Charter schools have both committed supporters and staunch opponents, but the idea is so new that most people are just curious and perhaps a bit confused.
John McCarthy, a Canadian expert on charter schools, expects to hear all three viewpoints when he visits Fredericton Jan 26 and Saint John Jan 28.
Dr. McCarthy, a retired school superintendent in Calgary, heads a newly formed non-profit group, the Canadian Charter Schools Research and Development Centre. He is coming to speak at public meetings in New Brunswick at the request of a two local groups trying to stir interest in such schools for their cities.
“The first thing to understand is that these are public schools, not private schools,” he says. “A common objection is that they’re for the elite. But that’s a myth. The data show that they get no more elite students than any other school.”
They are, however, schools where parents may get far more say than in a centrally administered system.
That’s what piqued the interest of William Forestall, one of the organizers of the new Fredericton group, Citizens for Effective Education. Mr. Forestall has two children in the early years of elementary school, and he worries about their future when he looks at the state of the province’s schools and problems like shockingly high illiteracy among graduates.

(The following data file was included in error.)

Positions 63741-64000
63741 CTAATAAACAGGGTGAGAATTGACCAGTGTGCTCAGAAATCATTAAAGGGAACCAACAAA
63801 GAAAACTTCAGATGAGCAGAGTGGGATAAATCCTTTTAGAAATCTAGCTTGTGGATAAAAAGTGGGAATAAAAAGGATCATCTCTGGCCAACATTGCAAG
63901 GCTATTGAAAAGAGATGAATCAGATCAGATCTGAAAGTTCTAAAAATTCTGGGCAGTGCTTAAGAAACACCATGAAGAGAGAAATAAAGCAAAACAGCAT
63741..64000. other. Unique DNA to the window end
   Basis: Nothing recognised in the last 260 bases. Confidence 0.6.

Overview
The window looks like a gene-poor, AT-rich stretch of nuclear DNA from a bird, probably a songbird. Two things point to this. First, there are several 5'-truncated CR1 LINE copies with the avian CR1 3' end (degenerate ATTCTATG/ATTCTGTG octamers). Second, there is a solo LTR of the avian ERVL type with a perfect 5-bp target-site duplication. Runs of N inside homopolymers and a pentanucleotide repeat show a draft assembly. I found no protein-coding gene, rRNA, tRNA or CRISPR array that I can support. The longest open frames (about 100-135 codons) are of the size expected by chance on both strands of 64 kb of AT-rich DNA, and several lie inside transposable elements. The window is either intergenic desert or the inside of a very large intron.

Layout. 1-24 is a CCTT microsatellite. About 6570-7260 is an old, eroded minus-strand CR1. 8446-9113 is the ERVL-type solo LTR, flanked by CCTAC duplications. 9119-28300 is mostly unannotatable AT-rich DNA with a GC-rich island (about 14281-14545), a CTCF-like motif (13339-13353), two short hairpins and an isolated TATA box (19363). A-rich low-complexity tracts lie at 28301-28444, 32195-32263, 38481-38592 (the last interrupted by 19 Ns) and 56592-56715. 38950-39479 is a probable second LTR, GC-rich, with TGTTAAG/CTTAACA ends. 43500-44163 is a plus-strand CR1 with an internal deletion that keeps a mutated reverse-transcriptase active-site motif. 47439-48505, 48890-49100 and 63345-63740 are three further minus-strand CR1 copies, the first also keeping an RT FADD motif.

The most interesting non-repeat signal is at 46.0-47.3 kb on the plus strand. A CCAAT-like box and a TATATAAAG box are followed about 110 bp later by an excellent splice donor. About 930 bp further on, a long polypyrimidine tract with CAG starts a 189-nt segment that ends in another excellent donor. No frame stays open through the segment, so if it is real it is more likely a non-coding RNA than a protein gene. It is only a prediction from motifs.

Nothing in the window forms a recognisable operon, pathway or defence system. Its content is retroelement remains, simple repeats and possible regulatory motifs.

He sees in charter schools a chance for parents and teachers to work together and provide both higher quality education in a much improved learning environment.
Don Beyea, who heads a similar grassroots group in Saint John, has been involved with school governance structures and he’s frustrated with “centralized, one-size-fits-all decision-making”.
“The prospect of being able to have a direct impact in a charter structure stands in sharp contrast to the impotency presently being experienced,” he says. “I’m sure that the parental frustrations are shared by many classroom educators.”
The meetings in both cities are open to everyone. The Fredericton meeting will be held at MacLaggan Hall on the UNB campus at 7:30 p.m. on Tuesday. The Saint John meeting is at 7:30 p.m. in the auditorium of Saint John High School.
The Citizens for Effective Education groups are working in partnership with the Atlantic Institute for Market Studies to bring Dr. McCarthy to New Brunswick. AIMS, with funding help from the Weston Foundation, is sponsoring a similar meeting in Nova Scotia.
AIMS president Don Cayo says the Institute’s mandate is to foster public discussion of innovative solutions to persistent problems.
“Charter schools aren’t well understood in this region,” he says, “but they hold the potential to involve both parents and teachers in all of the meaningful aspects of children’s’ education.”